That willingness shows in an earlier letter to the Roman saints pleading with them not to obstruct his execution: “I will long for the beasts that are prepared for me; … I will even entice them to devour me promptly.” (Romans 5:2.) Scholars accept seven fairly long letters of Ignatius, which otherwise show him an intelligent person totally dedicated to the Christian cause. Why, then, was he so for martyrdom? Although many have seen only madness in his martyr’s zeal, his position is logical if he truly accepted the apostles’ prophecy that false teachers would succeed them. John’s Revelation had been given to the same churches that Iganatius wrote to, and its early chapters give only two choices: faithful martyrdom or unfaithful apostasy. He does not even discuss the possibility that the faithful saints will perpetuate the church on earth. If that had been a real option, then Ignatius should have hoped for continued life to extend Christianity further. Instead, he thought that his best choice was death for Christ, which exactly fits the apostolic prophecies.

Obedience to the priesthood is the last hope of the faithful, according to Ignatius, but he stresses that he is only giving advice. The Trallians are told: “I did not think myself competent, as a convice, to give you orders like an apostle.” (Trallians 3:3) And he repeats the point to the Romans: “I do not order you as did Peter and Paul; they were apostles, I am a convict.” (Romans 4:3.) He asks the churches to send delegates to his own church in Antioch, left bishopless without him. The churches on his way also send their delegates to visit him. There is no central direction, only grass-roots cooperation. It seems an interim organization, a temporary adjustment. Ignatius’ trademark in every letter is the repetitive cry, “Do nothing without the bishop.” He fears that instability of the church will increase if private meetings and private doctrines are allowed.

It is obvious from his warnings that he fears the worst. He stresses strict obedience to the bishop because it’s the only antidote to the poison of apostasy. He had raised his voice at Philadelphia for obedience, and comments sorrowfully: “Some suspected me of saying this because I had previous knowledge of the division of some persons.” (Philadelphians 7:2.) In a way, he did. Individual churches were terribly vulnerable to factions and pressure groups, and Ignatius’ fiercest criticisms were leveled at “Docetists.” Taking their name from the Greek term “to seem” or “to appear” (dokein), they taught the Gnostic concept that a divine being could not contaminate himself with the material world; consequently, they denied or explained away the incarnation, crucifixion, and resurrection of Christ. “Be deaf,” warns Ignatius, if anyone modifies the physical mission of Christ, who was “truly born … truly persecuted … truly crucified … truly raised from the dead.” (Trallians 9.) Since he bears this same testimony eloquently in the letter to Smyrna, Ignatius becomes a valuable supplement to John, where the conviction that “Christ has come in the flesh” becomes the test of the faithful. (See 1 Jn. 4:1–3.)

Another who opposed doctrinal perversions was Ignatius’ younger contemporary, Polycarp, bishop of Smyrna. Writing to Polycarp’s flock, Ignatius had called him a “godly bishop.” (Smyrnaeans 12:2.) In his letters Ignatius shared spiritual and practical advice, encouraging him to pray, be diligent, and individualize his attention for each member: “Not all wounds are healed by the same plaster.” (Polycarp 2:1.) Moreover, Polycarp was not to allow those who “teach strange doctrine [to] overthrow you; stand firm as a hammered anvil.” (Polycarp 3:1.) Polycarp’s life fits the metaphor. Martyred in the middle of the second century, he had borne testimony of youthful contact “with John and with the others who had seen the Lord,” thus sharing his personal knowledge of the apostles’ preaching and witnessing “about their miracles.”7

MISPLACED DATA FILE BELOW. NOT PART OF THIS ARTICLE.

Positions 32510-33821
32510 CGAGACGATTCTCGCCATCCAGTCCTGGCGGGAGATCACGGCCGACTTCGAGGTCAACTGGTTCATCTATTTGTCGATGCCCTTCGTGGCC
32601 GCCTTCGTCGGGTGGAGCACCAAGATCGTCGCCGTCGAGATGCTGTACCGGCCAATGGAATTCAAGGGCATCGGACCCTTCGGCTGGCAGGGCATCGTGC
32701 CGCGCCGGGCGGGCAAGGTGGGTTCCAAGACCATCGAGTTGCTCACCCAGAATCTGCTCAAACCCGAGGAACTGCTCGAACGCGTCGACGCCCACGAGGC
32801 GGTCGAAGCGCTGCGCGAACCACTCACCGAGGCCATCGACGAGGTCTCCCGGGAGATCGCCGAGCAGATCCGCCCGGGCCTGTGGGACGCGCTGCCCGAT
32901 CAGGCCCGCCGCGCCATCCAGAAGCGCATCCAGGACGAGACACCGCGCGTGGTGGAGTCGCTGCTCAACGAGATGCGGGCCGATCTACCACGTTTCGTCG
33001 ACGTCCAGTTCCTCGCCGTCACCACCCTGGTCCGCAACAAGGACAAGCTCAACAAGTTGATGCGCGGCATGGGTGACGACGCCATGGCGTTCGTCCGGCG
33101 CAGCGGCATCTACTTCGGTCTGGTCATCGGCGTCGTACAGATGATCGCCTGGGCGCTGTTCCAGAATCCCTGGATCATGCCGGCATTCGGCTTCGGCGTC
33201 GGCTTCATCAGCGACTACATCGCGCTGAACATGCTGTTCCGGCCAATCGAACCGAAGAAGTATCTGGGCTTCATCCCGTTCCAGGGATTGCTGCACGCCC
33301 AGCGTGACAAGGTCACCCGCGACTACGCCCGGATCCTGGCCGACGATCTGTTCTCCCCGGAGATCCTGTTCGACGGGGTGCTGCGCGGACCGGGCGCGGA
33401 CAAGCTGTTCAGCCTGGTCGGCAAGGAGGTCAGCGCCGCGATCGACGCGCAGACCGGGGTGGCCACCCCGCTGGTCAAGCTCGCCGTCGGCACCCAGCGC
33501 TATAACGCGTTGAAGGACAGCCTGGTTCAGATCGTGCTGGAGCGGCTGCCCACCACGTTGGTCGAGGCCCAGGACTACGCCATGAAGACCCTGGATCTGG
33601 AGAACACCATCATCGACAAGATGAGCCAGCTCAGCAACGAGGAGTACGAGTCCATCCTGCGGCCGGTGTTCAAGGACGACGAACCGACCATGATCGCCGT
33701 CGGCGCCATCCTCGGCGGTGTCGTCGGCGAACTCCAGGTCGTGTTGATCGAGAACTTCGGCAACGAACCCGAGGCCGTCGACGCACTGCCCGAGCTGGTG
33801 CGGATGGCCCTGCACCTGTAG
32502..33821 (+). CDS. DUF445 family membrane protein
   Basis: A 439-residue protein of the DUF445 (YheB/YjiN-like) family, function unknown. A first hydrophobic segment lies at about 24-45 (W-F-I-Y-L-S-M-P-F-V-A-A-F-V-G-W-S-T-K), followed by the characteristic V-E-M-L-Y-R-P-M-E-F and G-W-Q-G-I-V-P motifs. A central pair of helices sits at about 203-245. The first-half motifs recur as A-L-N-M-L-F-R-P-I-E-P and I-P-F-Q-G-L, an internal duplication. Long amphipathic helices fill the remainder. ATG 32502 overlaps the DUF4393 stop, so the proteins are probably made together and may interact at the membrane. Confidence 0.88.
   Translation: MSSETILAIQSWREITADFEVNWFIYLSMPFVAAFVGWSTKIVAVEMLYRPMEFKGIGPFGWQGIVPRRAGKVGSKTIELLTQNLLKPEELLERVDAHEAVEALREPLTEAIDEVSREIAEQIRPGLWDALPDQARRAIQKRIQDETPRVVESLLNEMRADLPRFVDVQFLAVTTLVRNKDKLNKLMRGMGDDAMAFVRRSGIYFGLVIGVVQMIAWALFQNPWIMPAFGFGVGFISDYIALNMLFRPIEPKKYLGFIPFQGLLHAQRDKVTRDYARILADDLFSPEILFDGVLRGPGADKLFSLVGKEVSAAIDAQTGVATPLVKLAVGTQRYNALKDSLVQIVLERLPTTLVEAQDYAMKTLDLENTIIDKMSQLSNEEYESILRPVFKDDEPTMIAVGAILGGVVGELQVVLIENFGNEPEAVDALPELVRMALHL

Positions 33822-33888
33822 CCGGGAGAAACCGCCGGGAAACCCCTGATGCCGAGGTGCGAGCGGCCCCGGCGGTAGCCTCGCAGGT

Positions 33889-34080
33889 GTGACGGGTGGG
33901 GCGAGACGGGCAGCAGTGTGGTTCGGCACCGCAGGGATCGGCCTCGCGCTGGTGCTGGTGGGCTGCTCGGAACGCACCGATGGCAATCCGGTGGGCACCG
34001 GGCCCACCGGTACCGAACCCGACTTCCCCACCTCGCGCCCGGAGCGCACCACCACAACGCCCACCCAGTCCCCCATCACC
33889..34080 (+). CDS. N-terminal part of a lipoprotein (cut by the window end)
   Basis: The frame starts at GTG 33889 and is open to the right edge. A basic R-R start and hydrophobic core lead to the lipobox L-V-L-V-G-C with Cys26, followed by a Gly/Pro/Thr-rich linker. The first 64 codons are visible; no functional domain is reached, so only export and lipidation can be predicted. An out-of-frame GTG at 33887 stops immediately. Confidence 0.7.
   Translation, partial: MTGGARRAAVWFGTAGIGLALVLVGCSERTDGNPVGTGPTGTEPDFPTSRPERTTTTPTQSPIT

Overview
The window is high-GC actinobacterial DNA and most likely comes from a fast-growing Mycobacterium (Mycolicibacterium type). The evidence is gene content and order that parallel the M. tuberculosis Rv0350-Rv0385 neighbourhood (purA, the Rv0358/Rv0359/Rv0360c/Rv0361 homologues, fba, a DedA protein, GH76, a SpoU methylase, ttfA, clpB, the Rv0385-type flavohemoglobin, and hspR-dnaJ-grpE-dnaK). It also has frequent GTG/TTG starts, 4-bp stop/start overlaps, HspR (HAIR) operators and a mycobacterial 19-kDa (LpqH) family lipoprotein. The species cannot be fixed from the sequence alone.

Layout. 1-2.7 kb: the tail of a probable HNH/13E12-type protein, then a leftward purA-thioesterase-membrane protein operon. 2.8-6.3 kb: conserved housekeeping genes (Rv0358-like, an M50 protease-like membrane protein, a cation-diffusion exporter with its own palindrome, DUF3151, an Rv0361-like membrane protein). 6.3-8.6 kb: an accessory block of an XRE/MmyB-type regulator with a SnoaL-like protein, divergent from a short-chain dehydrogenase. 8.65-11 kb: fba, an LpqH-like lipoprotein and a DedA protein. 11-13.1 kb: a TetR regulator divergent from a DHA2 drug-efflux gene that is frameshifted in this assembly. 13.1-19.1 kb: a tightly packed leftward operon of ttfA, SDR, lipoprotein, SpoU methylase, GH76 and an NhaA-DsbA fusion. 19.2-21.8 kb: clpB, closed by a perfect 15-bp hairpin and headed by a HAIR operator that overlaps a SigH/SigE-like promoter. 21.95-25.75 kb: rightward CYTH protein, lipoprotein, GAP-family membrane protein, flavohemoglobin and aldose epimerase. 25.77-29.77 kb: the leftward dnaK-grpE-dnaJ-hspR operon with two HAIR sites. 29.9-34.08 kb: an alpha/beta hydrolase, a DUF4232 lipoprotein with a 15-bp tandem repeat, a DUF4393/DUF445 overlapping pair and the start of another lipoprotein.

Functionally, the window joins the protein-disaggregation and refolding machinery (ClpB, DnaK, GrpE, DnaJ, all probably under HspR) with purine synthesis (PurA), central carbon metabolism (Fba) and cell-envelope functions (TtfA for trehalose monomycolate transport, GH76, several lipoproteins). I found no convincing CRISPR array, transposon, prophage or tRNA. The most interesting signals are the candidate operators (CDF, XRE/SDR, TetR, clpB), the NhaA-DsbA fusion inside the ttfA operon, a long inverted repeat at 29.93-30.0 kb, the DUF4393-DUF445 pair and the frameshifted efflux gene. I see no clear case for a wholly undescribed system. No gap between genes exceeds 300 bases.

In Polycarp’s era, bishops were independent. As an aged man, he visited Rome and differed with the Roman bishop on the proper date to celebrate Easter; the two parted peaceably by agreeing to disagree.8 Irenaeus adds that on this visit the impressive witness of the revered Polycarp “caused many to turn away from the aforesaid heretics to the Church of God,” a comment illustrating the fierce pressure of the Gnostic movement, which denied the physical aspects of Christ’s mission.9

Marcion, a leading Gnostic at that time, was excommunicated at Rome, where he radically revised both the scriptures and their interpretation. In a chance meeting, he asked whether Polycarp recognized him, and the Asian bishop replied, “I recognize the first-born of Satan.”10

The only preserved writing of Polycarp is his letter to the Philippians, sent shortly after they had assisted Ignatius on his route to Rome and execution. They had asked for copies of Ignatius’ available letters. In reply, Polycarp makes the most of his contact to “warn the Philippians against certain disorders in the Church at Philippi, and especially against apostasy.”11 In manner Polycarp is both “earnest and gracious,”12 but in content he is uncompromising with apostasy. Polycarp quotes John’s test of undeniable truth: “Jesus Christ has come in the flesh.” (See 1 Jn. 4:1–3, 2 Jn. 1:7.) Quoting this, Polycarp adds, “Whosoever does not confess the testimony of the cross is of the devil”—and whoever denies resurrection or judgment “is the first-born of Satan.” (Philippians 7:1.)